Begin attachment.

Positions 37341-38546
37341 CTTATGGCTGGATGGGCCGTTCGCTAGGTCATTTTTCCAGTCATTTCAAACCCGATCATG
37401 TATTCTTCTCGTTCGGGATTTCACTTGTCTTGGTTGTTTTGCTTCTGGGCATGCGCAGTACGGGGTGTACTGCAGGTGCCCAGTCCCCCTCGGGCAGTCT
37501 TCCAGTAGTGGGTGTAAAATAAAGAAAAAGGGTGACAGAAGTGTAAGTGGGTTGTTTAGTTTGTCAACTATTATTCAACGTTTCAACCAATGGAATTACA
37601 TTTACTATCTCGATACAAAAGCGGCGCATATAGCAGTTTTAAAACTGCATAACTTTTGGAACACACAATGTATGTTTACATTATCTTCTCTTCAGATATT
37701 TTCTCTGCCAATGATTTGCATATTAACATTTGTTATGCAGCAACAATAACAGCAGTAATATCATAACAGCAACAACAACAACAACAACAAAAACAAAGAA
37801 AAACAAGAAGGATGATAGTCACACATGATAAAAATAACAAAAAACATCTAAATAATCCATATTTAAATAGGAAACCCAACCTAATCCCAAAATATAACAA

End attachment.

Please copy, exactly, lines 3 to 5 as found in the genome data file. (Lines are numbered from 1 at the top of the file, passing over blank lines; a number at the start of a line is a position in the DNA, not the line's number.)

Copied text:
37401 TATTCTTCTCGTTCGGGATTTCACTTGTCTTGGTTGTTTTGCTTCTGGGCATGCGCAGTACGGGGTGTACTGCAGGTGCCCAGTCCCCCTCGGGCAGTCT
37501 TCCAGTAGTGGGTGTAAAATAAAGAAAAAGGGTGACAGAAGTGTAAGTGGGTTGTTTAGTTTGTCAACTATTATTCAACGTTTCAACCAATGGAATTACA
37601 TTTACTATCTCGATACAAAAGCGGCGCATATAGCAGTTTTAAAACTGCATAACTTTTGGAACACACAATGTATGTTTACATTATCTTCTCTTCAGATATT